Idnani rode Levant, an 11-year-old, Dutch-bred gelding, to sixth place individually and was the second-highest-scoring member of Team Liberty (64.86%). Idnani, 16, a member of last year’s championship’s silver-medal team, also on Levant, commented on how great the atmosphere was in the junior barns.
She said that everywhere she looked, there were fellow riders pitching in to help each other, mothers cleaning tack, fathers sweeping aisles, and other supportive family members doing whatever it took to help.
“It’s so important to have supportive family. My mom is extremely involved and hauls me all over the place. We usually spend most of our summer in California for shows, so she’s great about devoting a lot of her time to my dreams. I think for girls especially, you build a better connection with your mother when you go to horse shows or have anything to do with horses together.”
Idnani, Phoenix, Ariz., trains with Shirley Rector, who is also a judge. She said she wants to move up a level to the young riders division next. Idnani will have her plate full soon, though, since she’ll be attending Harvard University (Mass.) to study business before, she hopes, going on to medical school to become a cardiac surgeon.
“I’ve known since I was 3 years old that I wanted to be a doctor and have known since the seventh grade that I wanted to do surgeries. I’ll definitely be taking my horse with me to college,” she said.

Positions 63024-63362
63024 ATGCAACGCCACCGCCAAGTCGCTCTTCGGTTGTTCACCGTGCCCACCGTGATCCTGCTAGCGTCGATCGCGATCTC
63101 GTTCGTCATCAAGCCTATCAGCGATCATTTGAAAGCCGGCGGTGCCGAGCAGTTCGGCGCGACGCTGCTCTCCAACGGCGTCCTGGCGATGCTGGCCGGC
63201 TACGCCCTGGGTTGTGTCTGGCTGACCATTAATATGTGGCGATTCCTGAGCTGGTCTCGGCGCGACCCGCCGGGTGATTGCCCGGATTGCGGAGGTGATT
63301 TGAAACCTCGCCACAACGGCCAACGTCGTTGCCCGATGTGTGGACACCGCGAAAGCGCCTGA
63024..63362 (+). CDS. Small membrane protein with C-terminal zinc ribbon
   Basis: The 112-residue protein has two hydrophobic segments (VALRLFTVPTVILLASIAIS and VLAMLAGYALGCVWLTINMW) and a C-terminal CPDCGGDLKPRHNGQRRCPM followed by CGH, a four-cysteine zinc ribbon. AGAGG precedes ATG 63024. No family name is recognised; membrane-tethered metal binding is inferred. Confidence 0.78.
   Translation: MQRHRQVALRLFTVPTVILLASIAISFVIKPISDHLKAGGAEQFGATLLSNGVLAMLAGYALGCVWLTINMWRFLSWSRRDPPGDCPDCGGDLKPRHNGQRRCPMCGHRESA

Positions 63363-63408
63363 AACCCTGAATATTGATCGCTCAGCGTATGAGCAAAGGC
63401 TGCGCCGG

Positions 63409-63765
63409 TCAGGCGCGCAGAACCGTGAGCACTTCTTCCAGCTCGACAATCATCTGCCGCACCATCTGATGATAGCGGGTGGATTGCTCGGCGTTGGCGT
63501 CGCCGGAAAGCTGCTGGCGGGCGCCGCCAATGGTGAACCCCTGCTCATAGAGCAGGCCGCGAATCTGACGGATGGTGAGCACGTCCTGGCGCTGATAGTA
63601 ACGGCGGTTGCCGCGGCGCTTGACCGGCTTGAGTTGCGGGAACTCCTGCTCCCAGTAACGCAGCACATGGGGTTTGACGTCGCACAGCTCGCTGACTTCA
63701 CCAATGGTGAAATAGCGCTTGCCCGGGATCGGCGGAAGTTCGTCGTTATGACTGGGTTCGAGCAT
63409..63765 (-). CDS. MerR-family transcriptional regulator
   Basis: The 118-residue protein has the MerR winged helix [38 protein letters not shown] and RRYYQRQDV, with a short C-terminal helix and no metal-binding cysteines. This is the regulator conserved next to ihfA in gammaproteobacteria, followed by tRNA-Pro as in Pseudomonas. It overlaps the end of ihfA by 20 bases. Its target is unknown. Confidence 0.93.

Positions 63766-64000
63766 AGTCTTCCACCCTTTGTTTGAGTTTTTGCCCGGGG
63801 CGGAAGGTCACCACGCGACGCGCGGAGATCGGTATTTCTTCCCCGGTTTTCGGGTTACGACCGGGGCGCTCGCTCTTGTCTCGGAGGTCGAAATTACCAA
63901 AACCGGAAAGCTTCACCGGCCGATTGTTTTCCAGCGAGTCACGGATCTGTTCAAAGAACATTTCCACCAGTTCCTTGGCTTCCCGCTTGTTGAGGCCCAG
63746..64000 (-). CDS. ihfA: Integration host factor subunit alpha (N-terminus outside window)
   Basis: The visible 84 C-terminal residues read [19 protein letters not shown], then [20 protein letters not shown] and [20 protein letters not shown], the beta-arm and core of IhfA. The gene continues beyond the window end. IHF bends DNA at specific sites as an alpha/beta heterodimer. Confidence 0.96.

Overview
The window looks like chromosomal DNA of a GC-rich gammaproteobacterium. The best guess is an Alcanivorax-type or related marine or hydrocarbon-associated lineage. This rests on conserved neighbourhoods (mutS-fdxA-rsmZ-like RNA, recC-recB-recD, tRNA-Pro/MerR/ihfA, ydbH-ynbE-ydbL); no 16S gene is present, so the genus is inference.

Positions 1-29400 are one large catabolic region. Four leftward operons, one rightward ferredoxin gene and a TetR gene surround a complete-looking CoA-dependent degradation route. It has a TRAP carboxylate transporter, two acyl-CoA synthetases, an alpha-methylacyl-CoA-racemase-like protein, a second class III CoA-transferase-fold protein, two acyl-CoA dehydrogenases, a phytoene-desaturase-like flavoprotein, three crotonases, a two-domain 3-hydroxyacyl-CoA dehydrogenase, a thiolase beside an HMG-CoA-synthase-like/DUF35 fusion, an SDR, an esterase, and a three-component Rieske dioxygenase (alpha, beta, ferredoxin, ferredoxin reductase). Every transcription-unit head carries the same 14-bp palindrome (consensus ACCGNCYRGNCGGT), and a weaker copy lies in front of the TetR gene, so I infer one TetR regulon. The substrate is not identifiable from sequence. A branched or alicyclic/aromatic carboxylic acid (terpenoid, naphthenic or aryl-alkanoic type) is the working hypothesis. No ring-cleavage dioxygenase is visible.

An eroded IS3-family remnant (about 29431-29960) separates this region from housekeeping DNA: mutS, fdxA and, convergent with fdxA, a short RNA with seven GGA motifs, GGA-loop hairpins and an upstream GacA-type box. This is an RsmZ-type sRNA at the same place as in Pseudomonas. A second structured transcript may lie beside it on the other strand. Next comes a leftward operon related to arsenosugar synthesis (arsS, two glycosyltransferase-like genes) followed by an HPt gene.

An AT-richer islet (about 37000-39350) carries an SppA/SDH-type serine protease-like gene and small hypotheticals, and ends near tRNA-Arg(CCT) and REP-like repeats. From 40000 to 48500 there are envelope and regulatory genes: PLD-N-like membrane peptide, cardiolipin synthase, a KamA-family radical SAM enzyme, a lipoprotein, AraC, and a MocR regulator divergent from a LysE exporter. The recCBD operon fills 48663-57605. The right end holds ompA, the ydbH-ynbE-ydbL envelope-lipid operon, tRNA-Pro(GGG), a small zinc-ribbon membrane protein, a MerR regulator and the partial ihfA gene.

This was Stearns’ first competition at Devon, but she won’t be attending college or moving up to young riders anytime soon. At 14, Stearns is a freshman in Wellington Christian School, near her home in Royal Palm Beach, Fla.
The self-proclaimed “baby” of Team Liberty finished eighth individually on Nice Catch. Owned by Blue Marlin Farm, “Slam-mer” is a 10-year-old, Dutch Warmblood gelding.
Stearns trains with John Zopatti and agreed with Idnani that supportive parents make her world go around.
Stearns’ teammates all commented on how “cool” her dad was and how sweet it was to see him devote so much positive energy to her championship experience.
“My dad is the greatest,” concurred Stearns. “He said that every time he was sitting in the stands watching us, he was going to start the wave.”
But a wave wouldn’t have helped Eskridge. Her horse, Rubin, a 10-year-old Oldenburg, was quite excited to be at Devon and gave Eskridge a lot to handle. He gave the term impulsion new meaning as he charged around the arena. Eskridge did a masterful job of trying to keep the lid on her horse to finish 10th individually.
Rubin was a 15th birthday present for Eskridge, of Charlotte, N.C.,earlier this year. Rubin was trained to Grand Prix by Linda Oliver but had never competed at that level before trainer Diane Ritz found him. Rubin is by Rhodiamant and is related to Relevant, American Lisa Wilcox’ 2004 Olympic bronze-medal partner. The liver chestnut actually looks just like Relevant, with a similar white snip on his forehead.